The bayfront isn’t the only thing resounding with patriotism this Fourth of July. Prior to the excitement (and an appropriate amuse-bouche to the fireworks show), Gloria Musicae will present its annual Patriotic Spectacular 4:30 p.m. Friday, July 4. It’s a concert featuring American-themed pieces including tributes to American composers of Broadway and the Great American Songbook — Harold Arlen and Leonard Bernstein.
But the highlight of the performance will be a Florida premiere of “One Land: An American Tapestry” — a piece by St. Petersburg composer Rand Snell. Snell sat down with Diversions to talk a little about his interesting background and the piece. Here’s what he had to say:
Tell us a little about your musical background:
Music composition is kind of like a third career. I’ve played piano since I was 4 years old — my mom was a piano teacher. I always wrote music as a kid and it became more formal in my 20s.
I had a career in politics and ran for Congress in the 13th congressional district in 1992. I worked for both Lawton Chiles and Bill Clinton, too.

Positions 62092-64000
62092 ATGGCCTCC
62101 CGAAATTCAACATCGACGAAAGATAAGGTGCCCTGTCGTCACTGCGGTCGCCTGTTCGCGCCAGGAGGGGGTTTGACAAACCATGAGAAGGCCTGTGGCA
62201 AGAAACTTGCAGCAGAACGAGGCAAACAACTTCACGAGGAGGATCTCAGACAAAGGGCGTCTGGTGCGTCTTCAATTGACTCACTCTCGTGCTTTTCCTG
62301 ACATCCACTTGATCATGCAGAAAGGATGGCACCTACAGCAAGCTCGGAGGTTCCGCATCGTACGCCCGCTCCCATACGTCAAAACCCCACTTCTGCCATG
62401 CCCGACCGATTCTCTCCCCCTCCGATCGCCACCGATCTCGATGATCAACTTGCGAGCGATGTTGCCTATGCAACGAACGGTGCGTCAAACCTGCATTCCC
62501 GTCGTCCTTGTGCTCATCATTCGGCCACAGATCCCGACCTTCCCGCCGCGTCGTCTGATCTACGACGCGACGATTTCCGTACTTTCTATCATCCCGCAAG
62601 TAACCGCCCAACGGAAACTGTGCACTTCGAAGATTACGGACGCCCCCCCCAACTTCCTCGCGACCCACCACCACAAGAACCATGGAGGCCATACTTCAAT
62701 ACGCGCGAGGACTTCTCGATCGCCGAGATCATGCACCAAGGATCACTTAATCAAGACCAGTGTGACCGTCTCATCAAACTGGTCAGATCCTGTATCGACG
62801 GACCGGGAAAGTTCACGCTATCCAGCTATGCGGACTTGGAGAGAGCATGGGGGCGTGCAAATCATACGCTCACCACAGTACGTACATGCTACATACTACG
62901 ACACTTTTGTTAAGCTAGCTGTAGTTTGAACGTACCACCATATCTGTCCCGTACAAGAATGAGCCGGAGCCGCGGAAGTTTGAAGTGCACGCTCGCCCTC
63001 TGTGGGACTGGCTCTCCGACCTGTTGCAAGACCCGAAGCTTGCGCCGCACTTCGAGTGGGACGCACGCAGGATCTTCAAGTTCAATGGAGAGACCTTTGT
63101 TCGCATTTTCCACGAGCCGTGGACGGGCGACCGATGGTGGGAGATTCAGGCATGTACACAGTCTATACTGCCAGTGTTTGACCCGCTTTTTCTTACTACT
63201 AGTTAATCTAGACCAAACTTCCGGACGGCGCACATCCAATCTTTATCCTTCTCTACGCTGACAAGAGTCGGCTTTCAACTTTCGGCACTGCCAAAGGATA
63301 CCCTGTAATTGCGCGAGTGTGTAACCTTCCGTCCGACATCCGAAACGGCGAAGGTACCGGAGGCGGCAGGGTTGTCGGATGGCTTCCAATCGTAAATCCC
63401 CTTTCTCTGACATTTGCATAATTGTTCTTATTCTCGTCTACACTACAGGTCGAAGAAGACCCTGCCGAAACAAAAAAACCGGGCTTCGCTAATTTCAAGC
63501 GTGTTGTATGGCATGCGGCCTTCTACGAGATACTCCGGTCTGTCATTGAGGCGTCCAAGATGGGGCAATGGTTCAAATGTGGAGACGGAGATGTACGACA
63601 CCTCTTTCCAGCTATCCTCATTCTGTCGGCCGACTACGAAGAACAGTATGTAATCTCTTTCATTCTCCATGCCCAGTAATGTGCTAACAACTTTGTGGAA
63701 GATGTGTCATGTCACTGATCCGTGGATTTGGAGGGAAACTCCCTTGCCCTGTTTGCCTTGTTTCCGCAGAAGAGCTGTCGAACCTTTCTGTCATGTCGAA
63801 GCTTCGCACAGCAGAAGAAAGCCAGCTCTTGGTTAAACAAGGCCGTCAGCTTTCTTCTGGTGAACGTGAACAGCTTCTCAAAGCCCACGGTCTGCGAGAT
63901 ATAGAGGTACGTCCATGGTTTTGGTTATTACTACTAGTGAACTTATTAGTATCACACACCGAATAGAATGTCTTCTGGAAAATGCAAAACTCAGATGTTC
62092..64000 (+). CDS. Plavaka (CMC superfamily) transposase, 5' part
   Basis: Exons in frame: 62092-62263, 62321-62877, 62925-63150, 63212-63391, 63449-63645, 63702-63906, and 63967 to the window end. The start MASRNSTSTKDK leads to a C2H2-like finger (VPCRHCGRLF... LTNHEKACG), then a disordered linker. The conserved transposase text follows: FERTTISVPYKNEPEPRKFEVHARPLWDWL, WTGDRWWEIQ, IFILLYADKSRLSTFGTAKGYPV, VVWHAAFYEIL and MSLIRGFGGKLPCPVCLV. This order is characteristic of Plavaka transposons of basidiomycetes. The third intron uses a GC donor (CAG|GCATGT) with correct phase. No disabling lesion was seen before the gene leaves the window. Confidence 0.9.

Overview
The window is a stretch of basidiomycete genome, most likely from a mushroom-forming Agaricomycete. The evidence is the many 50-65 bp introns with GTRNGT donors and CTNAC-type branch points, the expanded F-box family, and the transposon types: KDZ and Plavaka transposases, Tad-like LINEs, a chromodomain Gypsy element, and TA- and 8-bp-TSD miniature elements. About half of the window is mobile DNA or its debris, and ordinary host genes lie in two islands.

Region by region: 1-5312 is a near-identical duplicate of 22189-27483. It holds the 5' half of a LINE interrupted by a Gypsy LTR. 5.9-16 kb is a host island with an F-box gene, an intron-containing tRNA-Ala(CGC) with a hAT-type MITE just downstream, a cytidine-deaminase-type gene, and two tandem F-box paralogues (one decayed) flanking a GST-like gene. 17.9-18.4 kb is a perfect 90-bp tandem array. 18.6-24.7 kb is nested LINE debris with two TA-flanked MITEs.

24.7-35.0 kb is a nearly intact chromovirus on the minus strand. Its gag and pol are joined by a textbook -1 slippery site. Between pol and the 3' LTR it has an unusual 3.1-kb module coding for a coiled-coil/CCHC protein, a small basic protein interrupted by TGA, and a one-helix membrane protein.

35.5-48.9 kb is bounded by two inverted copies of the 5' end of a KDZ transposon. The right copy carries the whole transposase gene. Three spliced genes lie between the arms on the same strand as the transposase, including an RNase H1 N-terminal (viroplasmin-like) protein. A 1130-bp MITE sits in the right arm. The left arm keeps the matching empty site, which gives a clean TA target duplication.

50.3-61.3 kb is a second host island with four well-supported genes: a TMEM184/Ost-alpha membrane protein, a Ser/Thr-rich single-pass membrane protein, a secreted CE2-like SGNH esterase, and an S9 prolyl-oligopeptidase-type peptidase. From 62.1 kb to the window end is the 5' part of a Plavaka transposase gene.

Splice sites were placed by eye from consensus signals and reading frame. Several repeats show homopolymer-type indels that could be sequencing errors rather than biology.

In 2006, I came back to Florida (from Washington, D.C.) to study composition. I was 51-years old when I went back to school. I sort of did it for fun, but the professors of USF in Tampa really liked what I was doing and thought I should get a masters, and I thought, ‘Why not?’
What inspired “One Land: An American Tapestry”?
It demonstrates the breadth of heritage we have. It’s essentially an immigrant song. I include music from Spanish, Native Americans, African Americans, Chinese, etc … It has a lot of different sections of music that reflect the culture of all of these groups. It’s accessible — people could sing along if they wanted to …
You hear all of these little vignettes that tie the music together with the culture. For instance, when you hear the blues, you get the African American experience. When you hear Gershwin-esque elements of Ellis Island you hear Russian and Italian influence. It’s a combination of the culture and musical traditions that go along with them …
What’s the big take away?
I try to represent the main point: that we are all one country. We are all apart of this tapestry and no one has a monopoly on being a real American…
It expresses the universality of the American experience. America is an idea. This piece is optimistic; some might even say it’s kind of naive. But the idea is that this is still a land of opportunity — it’s still the ideal of America.
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